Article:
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Higher court strikes injunction on gender-affirming care, reinstating health care ban


Higher court strikes injunction on gender-affirming care, reinstating health care ban

Feb 27, 2024 | 6:55 pm ET
By Whitney Downard
Higher court strikes injunction on gender-affirming care, reinstating health care ban
The Seventh Circuit Court of Appeals struck down an injunction, reinstating a ban on gender-affirming care for Hoosier minors. (Getty Images)

The Seventh Circuit Court of Appeals on Tuesday struck down an injunction that allowed transgender Hoosier children to access gender-affirming health care while federal court proceedings continued.

Gov. Eric Holcomb signed the law banning such care after Republican lawmakers passed it in 2023. It now immediately takes effect.

The underlying case is ongoing as parties argue about expert testimony and document deadlines; a bench trial is tentatively set for Spring 2025.

In June, U.S. District Court Judge James Patrick Hanlon upheld a legislative ban on surgical procedures but halted state prohibitions on hormone therapies and puberty blockers in a preliminary injunction for children diagnosed with gender dysphoria.

Judge issues partial injunction on transgender health care ban

Tuesday’s ruling is an appeal of the district court’s preliminary injunction. The Seventh Circuit out of Chicago — covering Indiana, Illinois and Wisconsin — reviewed submissions in the case and heard oral arguments on Feb. 16.

Plaintiffs can appeal Tuesday’s ruling to the U.S. Supreme Court.

Indiana Attorney General Todd Rokita, whose office is defending the ban in court, celebrated the ruling on X, formerly Twitter.

“Our commonsense state law, banning dangerous and irreversible gender-transition procedures for minors, is now enforceable following the Seventh Circuit Court of Appeal’s newest order. We are proud to win this fight against the radicals who continue pushing this horrific practice on our children for ideological and financial reasons,” Rokita wrote.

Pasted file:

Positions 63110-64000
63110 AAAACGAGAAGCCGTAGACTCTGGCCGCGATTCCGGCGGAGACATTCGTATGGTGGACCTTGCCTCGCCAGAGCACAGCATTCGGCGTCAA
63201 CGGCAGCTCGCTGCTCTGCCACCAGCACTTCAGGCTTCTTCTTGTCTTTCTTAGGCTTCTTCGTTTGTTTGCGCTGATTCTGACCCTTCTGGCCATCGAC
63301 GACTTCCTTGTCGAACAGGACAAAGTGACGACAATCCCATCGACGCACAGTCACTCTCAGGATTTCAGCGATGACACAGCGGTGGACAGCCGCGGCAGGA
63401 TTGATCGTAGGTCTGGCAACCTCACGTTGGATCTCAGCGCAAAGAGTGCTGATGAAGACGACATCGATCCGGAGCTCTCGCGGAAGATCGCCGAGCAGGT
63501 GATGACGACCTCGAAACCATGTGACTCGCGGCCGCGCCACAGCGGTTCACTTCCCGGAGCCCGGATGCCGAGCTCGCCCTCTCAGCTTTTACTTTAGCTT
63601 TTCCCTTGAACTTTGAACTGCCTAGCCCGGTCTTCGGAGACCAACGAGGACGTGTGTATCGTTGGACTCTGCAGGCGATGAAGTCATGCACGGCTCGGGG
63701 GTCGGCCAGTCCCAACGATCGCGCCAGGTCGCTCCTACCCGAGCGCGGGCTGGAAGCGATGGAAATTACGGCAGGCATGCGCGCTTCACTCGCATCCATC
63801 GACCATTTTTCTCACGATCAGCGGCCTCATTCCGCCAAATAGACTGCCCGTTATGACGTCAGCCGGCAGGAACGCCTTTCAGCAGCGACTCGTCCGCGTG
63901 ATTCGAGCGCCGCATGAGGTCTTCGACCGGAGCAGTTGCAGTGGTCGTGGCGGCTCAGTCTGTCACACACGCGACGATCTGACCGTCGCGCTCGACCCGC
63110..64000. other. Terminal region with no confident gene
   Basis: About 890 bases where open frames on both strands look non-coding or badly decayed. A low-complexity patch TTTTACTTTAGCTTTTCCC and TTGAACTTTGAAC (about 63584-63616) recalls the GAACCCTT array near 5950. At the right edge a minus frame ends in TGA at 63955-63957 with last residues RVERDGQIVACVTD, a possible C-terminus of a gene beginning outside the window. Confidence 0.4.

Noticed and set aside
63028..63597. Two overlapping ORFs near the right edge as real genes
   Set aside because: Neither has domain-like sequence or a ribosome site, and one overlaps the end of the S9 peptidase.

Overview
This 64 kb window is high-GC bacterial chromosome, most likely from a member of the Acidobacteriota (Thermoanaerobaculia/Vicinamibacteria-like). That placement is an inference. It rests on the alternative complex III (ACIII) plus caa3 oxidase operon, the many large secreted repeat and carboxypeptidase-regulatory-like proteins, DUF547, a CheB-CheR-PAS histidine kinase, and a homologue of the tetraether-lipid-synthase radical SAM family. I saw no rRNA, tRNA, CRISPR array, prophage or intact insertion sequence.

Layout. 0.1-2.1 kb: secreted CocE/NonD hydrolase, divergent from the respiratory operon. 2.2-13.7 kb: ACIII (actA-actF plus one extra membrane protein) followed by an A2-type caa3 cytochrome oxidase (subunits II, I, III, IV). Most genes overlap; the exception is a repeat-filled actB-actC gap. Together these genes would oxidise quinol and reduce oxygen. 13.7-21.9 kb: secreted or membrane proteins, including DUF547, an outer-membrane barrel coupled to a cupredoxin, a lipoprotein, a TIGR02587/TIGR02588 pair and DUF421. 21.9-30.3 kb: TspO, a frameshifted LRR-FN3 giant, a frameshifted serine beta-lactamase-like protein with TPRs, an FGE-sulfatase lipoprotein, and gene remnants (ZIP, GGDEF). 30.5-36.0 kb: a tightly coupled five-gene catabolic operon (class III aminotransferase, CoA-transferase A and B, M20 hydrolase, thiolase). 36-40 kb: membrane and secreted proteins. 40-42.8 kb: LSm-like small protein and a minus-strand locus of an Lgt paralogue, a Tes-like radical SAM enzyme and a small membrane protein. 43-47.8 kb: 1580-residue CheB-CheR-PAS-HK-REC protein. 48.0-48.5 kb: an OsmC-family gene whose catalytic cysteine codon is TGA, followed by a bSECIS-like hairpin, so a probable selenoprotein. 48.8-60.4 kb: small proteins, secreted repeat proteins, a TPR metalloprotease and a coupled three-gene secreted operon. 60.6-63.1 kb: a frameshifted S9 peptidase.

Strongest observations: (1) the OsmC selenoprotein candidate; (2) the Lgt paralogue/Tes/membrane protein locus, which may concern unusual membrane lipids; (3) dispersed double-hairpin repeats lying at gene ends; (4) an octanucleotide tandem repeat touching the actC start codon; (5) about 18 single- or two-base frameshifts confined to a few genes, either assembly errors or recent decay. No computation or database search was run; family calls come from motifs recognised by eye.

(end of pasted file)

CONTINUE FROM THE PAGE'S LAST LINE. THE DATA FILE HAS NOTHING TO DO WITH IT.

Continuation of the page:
Doctors can be disciplined for providing such care and those cases are brought by the Attorney General’s Office.

Hanlon, in his June ruling, said the plaintiffs demonstrated “some likelihood of success” in their arguments that the ban violated equal protection rights, specifically because the prohibition allows the treatments to continue so long as children don’t have a gender dysphoria diagnosis.

States and courts have been split on how to approach gender-affirming care. In his ruling, Hanlon emphasized that each side agreed about the need for more research on the long-term effects of gender-affirming care.

In January, he also granted class action certification in the case.

The American Civil Liberties Union of Indiana (ACLU) — which represented the four transgender youths and their parents who filed the legal challenge — lamented the ruling Tuesday evening but vowed to continue challenging the ban.

“This ruling is beyond disappointing and a heartbreaking development for thousands of transgender youth, their doctors, and their families. As we and our clients consider our next steps, we want all the transgender youth of Indiana to know this fight is far from over and we will continue to challenge this law until it is permanently defeated and Indiana is made a safer place to raise every family,” the organization said in a statement.